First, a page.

When I joined the Flagler County Schools team, I was impressed that we had a Strings program established and available for all schools in the county to attend. During my first year I observed the Strings program as they performed for our elementary school students. I was impressed with the exceptional quality of the instructors. Over the years, I saw students grow in the program as they would return every year to perform for our elementary students at Rymfire.
As musicians, we are certified to teach K-12. But we all have our own specialties and areas of study. Many times, strings programs are an afterthought, assigned to another music teacher. For example, a school will tell the high school chorus teacher that they have to teach a class of strings just to say they have a string program. I know from personal experience as my own husband was assigned a strings class when he was the assistant band director at Spruce Creek High School. His only strings experience was a half semester class in college. He was a new teacher and clearly not a well-studied professional in this area. There was also no feeder pattern for this program, therefore it could not turn into a multi-leveled program, as it was just one class.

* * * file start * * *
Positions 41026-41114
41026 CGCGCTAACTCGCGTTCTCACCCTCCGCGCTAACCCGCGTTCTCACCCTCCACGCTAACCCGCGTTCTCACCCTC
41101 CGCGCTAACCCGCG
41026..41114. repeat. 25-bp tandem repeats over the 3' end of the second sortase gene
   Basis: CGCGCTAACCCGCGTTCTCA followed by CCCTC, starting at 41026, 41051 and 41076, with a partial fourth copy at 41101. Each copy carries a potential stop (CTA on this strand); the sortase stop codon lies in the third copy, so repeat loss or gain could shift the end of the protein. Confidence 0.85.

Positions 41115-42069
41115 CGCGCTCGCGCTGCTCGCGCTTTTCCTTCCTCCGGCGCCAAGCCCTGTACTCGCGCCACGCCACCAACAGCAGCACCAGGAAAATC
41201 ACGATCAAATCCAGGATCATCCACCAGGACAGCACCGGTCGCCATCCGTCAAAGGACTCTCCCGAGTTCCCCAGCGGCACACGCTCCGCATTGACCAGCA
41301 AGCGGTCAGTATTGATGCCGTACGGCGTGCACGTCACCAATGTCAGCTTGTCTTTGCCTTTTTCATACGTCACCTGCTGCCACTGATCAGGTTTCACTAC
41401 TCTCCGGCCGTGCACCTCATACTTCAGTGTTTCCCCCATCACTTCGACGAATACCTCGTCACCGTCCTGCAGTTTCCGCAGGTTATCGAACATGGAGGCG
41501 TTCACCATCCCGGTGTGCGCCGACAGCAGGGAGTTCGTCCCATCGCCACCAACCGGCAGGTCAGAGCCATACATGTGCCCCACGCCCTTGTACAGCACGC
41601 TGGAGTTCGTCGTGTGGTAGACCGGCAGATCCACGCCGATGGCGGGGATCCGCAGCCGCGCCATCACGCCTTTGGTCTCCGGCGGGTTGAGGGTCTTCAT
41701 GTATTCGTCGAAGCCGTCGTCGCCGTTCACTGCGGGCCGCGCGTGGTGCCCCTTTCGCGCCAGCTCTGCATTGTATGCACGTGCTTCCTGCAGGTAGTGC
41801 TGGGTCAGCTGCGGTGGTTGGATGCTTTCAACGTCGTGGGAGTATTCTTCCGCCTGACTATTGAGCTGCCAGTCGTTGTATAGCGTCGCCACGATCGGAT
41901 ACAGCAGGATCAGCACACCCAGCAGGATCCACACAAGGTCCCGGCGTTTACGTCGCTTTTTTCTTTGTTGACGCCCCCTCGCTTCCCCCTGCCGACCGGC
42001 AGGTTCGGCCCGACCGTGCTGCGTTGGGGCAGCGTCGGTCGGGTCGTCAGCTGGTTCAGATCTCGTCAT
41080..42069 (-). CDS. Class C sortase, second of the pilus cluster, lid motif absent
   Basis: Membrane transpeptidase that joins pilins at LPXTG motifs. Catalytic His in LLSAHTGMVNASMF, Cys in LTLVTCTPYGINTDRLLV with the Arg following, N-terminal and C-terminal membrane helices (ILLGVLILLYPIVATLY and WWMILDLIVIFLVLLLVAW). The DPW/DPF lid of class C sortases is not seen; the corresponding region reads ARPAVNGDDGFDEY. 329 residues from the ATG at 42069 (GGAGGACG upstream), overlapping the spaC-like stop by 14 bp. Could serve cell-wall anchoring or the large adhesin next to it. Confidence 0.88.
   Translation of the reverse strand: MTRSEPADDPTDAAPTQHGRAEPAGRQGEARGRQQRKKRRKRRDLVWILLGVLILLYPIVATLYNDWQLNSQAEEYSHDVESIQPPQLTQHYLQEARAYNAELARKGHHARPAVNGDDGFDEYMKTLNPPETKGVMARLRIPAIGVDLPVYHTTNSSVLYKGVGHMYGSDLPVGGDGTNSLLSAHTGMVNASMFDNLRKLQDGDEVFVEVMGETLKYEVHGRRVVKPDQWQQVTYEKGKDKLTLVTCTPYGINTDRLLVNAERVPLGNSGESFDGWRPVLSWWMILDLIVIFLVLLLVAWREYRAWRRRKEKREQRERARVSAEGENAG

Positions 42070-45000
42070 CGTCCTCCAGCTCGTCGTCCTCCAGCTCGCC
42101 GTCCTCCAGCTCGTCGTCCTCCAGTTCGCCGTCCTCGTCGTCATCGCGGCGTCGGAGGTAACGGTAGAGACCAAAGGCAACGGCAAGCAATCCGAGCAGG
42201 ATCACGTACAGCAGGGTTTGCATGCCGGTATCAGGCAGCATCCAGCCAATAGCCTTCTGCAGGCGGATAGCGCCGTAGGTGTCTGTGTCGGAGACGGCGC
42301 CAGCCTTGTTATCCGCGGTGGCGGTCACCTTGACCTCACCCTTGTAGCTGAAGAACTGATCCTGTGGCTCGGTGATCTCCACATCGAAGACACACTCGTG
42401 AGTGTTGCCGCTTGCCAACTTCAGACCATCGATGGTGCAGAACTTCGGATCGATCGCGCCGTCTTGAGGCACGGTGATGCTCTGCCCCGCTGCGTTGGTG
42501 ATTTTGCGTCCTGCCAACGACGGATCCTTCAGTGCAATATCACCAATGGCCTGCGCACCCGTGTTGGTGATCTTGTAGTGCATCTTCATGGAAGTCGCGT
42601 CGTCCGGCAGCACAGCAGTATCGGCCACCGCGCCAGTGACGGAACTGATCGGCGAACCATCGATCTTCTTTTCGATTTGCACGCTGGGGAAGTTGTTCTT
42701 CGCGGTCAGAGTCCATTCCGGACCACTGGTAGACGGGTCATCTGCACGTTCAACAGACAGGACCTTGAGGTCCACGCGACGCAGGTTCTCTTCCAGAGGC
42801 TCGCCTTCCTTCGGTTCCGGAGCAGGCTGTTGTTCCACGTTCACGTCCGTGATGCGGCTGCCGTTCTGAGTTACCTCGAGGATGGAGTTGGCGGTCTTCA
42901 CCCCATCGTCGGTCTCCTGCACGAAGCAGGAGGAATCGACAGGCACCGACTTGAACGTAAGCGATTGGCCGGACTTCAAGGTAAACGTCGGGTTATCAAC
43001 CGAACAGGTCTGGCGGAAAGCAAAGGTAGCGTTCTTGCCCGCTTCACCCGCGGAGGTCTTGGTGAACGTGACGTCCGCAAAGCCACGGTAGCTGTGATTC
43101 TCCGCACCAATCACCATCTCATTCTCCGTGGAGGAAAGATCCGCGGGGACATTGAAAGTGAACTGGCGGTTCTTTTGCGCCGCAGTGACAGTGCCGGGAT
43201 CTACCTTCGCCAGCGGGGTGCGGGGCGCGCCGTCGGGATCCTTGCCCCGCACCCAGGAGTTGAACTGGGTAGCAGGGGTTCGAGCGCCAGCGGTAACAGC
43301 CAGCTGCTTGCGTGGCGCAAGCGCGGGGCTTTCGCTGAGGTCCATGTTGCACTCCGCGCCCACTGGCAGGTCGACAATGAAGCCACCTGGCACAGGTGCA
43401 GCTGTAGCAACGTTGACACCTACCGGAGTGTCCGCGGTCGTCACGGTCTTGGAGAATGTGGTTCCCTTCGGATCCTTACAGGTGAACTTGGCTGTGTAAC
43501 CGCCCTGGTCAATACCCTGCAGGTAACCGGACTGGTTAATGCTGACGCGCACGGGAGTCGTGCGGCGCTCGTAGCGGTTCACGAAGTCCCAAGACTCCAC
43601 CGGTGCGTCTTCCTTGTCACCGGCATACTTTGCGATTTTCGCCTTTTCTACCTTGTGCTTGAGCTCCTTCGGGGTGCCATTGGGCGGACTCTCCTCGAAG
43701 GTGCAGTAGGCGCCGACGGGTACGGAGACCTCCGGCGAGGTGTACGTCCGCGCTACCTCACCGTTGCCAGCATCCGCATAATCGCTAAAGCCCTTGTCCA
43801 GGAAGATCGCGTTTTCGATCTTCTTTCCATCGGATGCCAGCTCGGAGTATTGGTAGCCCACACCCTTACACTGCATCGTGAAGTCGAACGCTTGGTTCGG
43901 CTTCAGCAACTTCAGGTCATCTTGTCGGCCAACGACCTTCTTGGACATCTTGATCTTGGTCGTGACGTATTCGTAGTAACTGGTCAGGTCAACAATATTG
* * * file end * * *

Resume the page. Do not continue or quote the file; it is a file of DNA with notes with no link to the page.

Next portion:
Our Strings program here in Flagler County offers levels for Beginners, Intermediate, and Advanced students. Music is an ongoing upward spiraled curriculum that allows students to grow and develop. Students cannot thrive and grow when you have beginners and advanced students all in one class room. It is like trying to teach pre-algebra and Calculus at the same time.